Study resources for the Old and New Testament Canon.
From: Lee Martin McDonald, James A. Sanders, Editors: The Canon Debate, Appendix A, B, p 580-584, 2002
Appendix A: Primary Sources for the Study of the Old Testament/Hebrew Bible Canon
By Lee Martin McDonald
The following ancient sources are those most often cited by modern scholars investi- gating the origins and development of the Old/First Testament or Hebrew Bible. This list is not exhaustive, but the items listed are centrally important; any conclusions regarding the origins and development of the Old Testament canon must take account of them.
a. Justin, Dial. 100.1ff.; 1 Apol. 28.1 and 67.3; Cohort. Graec. 13 (pseudo-Justin?).
b. Melito's list of OT scriptures, see Eusebius, Hist. eccl. 4.26.12-14.
c. Irenaeus, Haer. 2.27.2; 3.3.3; 3.11.8; 3.12.15; 3.14.1-15.1; 3.21.3-4; 3.17.4. See also Eusebius' reference to the biblical canon of Irenaeus in H. E. 5.8.1.
d. Clement of Alexandria, Strom. 7.20. In Hist. eccl. 6.13.4-8 and 6.14.5-7, Eusebius gives what he claims is Clement's scriptural canon.
e. Origen, Ep. Aft. 13 (cf. Julius Africanus, Hist. Sus.). Eusebius, Hist. eccl. 6.25.3-14, indi-cates that Origen added the books of the Maccabees (as "outside books") to the Hebrew Bible that he knew from contacts with Jews in the third century C.E. On his NT, see Eusebius, Hist. eccl. 6.25.3-14.
f. Tertullian, Marc. 4.2.2,5; Prax. 15; and Praescr. 32, 36. On Marcion's view of the law and what he did to Luke's Gospel, see Marc. 1.29; 4.2; and 5.18.1; Praescr. 38.7; Cult. fern. 1.3.
g. Eusebius, Hist. eccl. 3.3.1-5; 3.25.1-7, for his own biblical canon, and compare with 5.8.1; 6.14.; 6.24-25; 7.25.22-27.
h. Jerome, Prologus in Jeremiam, In libros Salornonis (Chromatio et Heliodoro), In Danielem prophetam, In Ezram, In librum Tobiae, In librum Judith, Commentaria in Isaiae prophetiam 3.6.
i. Other church fathers referring to the Old Testament Scriptures in the 4th-5th centuries include: Athanasius, Ep. fest. 39; Cyril, Catech. 4.33-36; Rufinus, Symb. 38; Epiphanius, Pond. 22-23, Pan. 8.6.1ff.; Hilary of Poitiers, Prologus in libros Psalmorum 15; Augustine, Doct. chr. 2.13.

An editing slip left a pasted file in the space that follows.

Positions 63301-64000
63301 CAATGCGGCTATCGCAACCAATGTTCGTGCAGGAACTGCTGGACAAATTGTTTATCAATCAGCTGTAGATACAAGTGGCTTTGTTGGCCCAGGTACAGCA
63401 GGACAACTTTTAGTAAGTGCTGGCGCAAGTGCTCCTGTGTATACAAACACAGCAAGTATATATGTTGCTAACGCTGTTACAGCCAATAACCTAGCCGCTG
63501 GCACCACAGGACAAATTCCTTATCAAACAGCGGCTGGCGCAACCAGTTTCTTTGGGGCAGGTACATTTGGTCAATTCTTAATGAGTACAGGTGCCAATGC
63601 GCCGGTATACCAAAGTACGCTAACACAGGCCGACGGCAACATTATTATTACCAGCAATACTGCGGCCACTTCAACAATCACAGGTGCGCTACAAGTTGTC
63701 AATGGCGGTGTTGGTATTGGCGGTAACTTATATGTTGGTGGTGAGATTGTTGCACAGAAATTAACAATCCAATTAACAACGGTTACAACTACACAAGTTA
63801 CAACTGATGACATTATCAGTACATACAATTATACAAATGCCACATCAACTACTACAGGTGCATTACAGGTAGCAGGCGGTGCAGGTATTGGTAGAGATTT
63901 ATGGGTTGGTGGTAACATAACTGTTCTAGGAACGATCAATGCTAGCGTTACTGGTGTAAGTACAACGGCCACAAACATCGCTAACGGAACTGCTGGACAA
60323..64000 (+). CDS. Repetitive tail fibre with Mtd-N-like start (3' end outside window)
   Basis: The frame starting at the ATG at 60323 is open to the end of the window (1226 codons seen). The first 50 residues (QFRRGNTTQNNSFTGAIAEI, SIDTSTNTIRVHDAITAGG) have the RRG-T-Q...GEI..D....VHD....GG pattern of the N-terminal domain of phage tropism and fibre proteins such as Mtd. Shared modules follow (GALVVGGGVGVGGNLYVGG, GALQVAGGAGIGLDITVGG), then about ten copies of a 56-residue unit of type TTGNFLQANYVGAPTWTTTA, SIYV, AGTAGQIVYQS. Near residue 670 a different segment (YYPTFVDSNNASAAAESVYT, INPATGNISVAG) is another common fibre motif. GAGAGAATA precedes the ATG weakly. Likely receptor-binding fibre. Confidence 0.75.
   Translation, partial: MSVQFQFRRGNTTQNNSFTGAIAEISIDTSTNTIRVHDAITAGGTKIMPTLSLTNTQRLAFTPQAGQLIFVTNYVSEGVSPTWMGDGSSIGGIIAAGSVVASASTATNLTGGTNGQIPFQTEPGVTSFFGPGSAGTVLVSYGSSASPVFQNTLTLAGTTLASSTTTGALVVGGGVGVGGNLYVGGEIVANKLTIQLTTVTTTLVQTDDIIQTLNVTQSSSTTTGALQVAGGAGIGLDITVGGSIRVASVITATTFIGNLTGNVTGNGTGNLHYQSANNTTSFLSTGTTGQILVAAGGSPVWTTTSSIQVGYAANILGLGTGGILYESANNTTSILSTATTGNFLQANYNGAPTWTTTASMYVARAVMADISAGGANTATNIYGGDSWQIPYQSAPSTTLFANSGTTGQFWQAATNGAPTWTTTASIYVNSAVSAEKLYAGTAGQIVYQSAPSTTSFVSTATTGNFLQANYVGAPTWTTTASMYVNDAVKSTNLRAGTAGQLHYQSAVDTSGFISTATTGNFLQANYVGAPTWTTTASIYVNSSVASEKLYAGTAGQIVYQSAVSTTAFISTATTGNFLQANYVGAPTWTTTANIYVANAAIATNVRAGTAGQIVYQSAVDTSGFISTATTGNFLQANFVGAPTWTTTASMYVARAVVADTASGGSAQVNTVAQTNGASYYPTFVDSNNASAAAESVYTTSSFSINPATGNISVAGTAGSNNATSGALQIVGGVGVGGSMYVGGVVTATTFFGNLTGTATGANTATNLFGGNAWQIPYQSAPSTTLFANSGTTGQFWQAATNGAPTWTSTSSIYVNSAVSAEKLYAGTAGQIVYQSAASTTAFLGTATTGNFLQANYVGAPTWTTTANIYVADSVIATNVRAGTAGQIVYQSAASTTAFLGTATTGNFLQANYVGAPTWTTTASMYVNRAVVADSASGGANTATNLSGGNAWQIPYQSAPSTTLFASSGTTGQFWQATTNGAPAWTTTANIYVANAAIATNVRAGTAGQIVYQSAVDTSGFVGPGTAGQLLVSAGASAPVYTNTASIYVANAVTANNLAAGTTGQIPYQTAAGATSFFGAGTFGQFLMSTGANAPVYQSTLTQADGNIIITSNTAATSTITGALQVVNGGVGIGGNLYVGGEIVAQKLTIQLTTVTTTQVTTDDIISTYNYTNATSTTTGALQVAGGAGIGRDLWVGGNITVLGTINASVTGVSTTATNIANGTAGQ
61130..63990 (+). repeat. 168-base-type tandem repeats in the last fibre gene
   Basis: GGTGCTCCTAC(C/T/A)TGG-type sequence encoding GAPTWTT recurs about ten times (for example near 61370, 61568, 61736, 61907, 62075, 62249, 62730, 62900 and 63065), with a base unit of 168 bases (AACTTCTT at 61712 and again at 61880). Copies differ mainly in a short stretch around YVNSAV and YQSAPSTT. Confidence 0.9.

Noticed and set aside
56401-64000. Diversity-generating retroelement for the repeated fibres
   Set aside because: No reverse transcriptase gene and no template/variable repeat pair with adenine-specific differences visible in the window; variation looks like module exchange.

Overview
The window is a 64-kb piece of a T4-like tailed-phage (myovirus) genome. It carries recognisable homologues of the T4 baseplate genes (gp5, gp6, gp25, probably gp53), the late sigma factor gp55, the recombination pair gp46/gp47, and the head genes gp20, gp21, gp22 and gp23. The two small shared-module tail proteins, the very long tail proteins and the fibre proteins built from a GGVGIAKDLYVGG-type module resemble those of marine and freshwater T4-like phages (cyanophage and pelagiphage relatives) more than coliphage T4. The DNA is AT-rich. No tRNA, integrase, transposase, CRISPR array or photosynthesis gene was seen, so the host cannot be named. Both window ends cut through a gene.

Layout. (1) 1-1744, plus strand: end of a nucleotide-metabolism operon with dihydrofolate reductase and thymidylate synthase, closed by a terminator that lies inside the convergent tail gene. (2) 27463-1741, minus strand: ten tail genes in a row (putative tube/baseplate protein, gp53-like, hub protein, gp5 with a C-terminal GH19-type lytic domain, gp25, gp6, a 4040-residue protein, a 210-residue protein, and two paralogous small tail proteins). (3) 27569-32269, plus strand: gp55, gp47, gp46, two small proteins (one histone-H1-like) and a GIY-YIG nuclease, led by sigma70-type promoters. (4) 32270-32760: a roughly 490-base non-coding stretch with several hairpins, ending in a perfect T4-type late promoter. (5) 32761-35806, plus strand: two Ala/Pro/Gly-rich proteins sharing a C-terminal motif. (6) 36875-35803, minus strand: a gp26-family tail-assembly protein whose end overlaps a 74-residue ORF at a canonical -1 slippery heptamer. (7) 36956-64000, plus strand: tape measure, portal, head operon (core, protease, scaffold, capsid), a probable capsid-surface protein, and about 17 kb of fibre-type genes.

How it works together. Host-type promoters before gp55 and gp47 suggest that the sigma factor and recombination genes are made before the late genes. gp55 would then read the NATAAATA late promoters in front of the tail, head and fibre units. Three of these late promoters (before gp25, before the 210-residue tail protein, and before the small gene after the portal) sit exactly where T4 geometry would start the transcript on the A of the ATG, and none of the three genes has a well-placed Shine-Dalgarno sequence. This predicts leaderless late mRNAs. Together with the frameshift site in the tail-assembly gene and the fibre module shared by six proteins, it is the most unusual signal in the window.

Appendix B: Primary Sources for the Study of the New Testament Canon
By Lee Martin McDonald
The following ancient sources are those most often cited by modern scholars investigating the origins and development of the New/Second Testament. Again, this list is not exhaustive, but the items listed are centrally important; any conclusions regarding the origins and development of the New Testament canon must take account of them.
a. Epiphanius, Haer. 5 and 76; Mens.
b. Filastrius, Haer. 40
c. Council of Hippo, Canon 38
d. Council of Carthage, Canon 47
e. Council of Laodicea, Canons 59, 60
f. Jerome: Prologus galeatus; Epist. 50 ad Paulinum; Commentaria in Matthaeum; Epistola ad Dardanum 2; De viris illustribus 5-10, 15, 17, 36, 41, 63, 81, 135.
a. Eusebius, Hist. eccl. 3.25.1-7 (ca. 303-325) from Palestine/Western Syria.
b. Catalogue in Codex Claramontanus (ca. 303-367) from Alexandria/Egypt.
c. Cyril of Jerusalem, Catechetical Lectures 4.33 (ca. 350) from Palestine.
d. Muratorian Catalogue (ca. 350-75) from the East.
e. Athanasius, Ep. fest. 39 (367) from Alexandria, Egypt.
f. Mommsen Catalogue (365-90) from Northern Africa.
g. Epiphanius, Pan. 76.5 (374-77) from Palestine/Western Syria.
h. Apostolic Canons (ca. 380) from Palestine/Western Syria.
i. Gregory of Nazianzus, Carmen de veris scripturae libris 12.31 (383-90) from Asia Minor.
j. African Canons (ca. 393-419) from Northern Africa.
k. Jerome, Epist. 53 (ca. 394) from Palestine.
l. Augustine, Doct. chr. 2.8.12 (ca. 396-97) from Northern Africa (see also 2.3.1).
m. Amphilochius, Iambi ad Seleucum 289-319 (ca. 396) from Asia Minor.
n. Rufinus, Commentary on the Apostles' Creed 36 (ca. 400) from Rome/Italy.
o. Pope Innocent, Letter to Exsuperius, Bishop of Toulouse (ca 405) from Rome/Italy.
p. Syrian catalogue of St. Catherine's (ca. 400) from Eastern Syria.
q. Also see the collections in the following important biblical manuscripts:
Codex Vaticanus (ca. 331-350) from Alexandria/Egypt.
Codex Sinaiticus (ca. 331-350) from Alexandria/Egypt.
Codex Alexandrinus (ca. 425) from Asia Minor.
Syriac Peshitta (ca. 400) from Eastern Syria.
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